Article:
PR-IF Zork flier
The PR-IF kicked off its collaborative IF-playing series on Sunday, with an old classic…

We selected the MIT mainframe version of Zork, or Dungeon. If you’re familiar only with the commercial Zork trilogy, this was the original — created by MIT students in 1978-9. Those students later joined the software startup Infocom, and divided their opus up into three games (to fit on the tiny personal computers of 1980). Thus were created Zork 1, Zork 2, and Zork 3, the first true hits of the text game industry.

But this version came first.

We did not try to resurrect the MDL source code or PDP-10 mainframe to play on. Instead, we played ZDungeon, a port of the original — ironically, ported to Infocom’s Z-machine format. The implementation was done by Ethan Dicks, using Inform 6, a free modern IF development language.

Play ZDungeon in your browser.

Enough with the technology. The event was a rousing success, drawing an audience of at least two dozen. We had old Zork fans, newcomers, teachers, students, and one nascent adventurer of age ten or so.

We had reserved the room for three hours. In that time, four people took the keyboard — none of whom had played Zork before. (Those of us who knew the game mostly sat on our hands, except to clarify parser problems.) Even with new explorers, the power of the mass mind became evident: suggestions flew like hail, and we progressed rapidly through the (twisty) Underground Empire.

I won’t say the group solved a majority of the puzzles, but I think we did visit a majority of the game’s areas. We managed to kill the troll, explore and escape the Bank (though not the vault), solve the bucket riddle, kick the bucket (oops), return to the land of the living, open the Land of the Dead, and pass through the maze. We ran out of light and had to start over. We visited the glacier and the volcano, and unto the Tomb of the Implementer we came at last. Our collection of treasures consisted of a platinum bar, a grail, a jewel-encrusted egg, and a painting. (Plus a pearl necklace and an ivory torch, if we’d bothered to cart them upstairs.)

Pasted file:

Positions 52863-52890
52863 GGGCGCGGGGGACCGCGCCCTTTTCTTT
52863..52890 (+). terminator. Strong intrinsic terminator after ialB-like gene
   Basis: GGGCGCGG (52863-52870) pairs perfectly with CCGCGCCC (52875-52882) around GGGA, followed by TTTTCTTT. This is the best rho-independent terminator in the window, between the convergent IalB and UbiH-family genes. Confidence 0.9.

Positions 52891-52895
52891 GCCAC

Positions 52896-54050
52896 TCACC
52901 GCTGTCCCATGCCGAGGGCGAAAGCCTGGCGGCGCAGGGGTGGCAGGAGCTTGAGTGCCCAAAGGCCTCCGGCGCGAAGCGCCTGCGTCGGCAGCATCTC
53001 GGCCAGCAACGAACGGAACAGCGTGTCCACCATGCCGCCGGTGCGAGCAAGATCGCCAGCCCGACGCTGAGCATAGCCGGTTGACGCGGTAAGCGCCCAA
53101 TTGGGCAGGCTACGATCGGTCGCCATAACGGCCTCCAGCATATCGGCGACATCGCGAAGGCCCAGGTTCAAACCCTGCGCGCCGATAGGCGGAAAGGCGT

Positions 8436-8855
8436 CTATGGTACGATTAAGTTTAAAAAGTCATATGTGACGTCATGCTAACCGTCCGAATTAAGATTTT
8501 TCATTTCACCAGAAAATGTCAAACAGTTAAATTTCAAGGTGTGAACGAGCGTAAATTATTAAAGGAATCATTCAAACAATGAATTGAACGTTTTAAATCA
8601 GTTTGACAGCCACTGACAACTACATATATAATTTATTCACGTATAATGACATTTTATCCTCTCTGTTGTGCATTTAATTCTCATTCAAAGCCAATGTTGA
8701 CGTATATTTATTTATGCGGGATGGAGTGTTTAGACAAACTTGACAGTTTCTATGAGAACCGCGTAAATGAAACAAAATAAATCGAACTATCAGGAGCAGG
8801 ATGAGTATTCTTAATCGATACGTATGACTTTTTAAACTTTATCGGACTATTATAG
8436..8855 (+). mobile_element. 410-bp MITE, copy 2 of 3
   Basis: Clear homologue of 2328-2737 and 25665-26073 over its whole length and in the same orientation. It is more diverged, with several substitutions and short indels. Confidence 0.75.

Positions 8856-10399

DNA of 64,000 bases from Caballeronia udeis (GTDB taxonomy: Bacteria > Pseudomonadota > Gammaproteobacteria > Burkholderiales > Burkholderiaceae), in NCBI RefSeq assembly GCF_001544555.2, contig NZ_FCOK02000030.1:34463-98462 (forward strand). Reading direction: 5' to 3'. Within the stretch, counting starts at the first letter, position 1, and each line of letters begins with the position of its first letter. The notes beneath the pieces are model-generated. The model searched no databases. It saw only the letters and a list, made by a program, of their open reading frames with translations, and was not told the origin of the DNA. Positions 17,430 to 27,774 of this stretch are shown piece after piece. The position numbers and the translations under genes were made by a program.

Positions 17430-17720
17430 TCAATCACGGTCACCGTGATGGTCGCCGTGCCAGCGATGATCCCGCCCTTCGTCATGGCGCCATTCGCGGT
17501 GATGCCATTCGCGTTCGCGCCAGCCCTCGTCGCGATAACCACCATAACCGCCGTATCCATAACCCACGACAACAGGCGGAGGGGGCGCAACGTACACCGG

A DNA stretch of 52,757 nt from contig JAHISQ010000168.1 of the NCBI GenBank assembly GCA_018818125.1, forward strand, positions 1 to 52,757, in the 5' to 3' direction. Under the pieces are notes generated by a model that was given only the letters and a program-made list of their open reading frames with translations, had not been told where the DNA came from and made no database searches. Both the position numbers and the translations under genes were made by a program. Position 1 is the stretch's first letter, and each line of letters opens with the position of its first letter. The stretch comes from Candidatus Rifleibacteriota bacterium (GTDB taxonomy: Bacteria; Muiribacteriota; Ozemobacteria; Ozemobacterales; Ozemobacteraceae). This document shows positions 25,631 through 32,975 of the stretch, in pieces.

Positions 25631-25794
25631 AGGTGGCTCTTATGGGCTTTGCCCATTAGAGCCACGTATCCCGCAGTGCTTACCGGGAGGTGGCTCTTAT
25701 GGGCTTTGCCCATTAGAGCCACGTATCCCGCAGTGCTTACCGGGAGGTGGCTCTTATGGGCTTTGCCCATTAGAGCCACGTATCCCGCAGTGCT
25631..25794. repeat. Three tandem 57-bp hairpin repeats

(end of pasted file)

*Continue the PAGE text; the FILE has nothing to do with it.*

Read the transcript of the game session.

We even managed to read the free brochure, although that was a bug and really shouldn’t have happened.

The thief, curiously, never made an appearance.

I particularly want to thank Pace Willisson, who showed up with an enormous binder of fanfold paper and a story. He had been an MIT freshman in 1980, playing Zork via 300-baud modem from the basement of Senior House. The binder had some of his sessions — and sessions of Colossal Cave as well — including the hint messages that he and his friends threw back and forth.

Binder full view Binder close-up

(Sorry about the fuzzy photos. It’s my old iPhone camera.)

Pace also did a sterling job of chalkboard mapping, following the game session and rendering it much less disorganized than it could have been.

Map board 3 Map board 1

Map board 2 Map board 4

As you might expect of our first session, some technical gremlins materialized. The screencast (via ustream) took some fiddling to get started, and was never really set up right — some of the text window was obscured. We had hoped to accept suggestions from remote solvers, but the chat mechanism didn’t work out. We’ll work on fixing that for next time.

And yes, there will be a next time. We haven’t picked a date or a game yet, but we’ll be switching to the other end of the IF continuum — we’ll play something short and recent, from the modern IF community.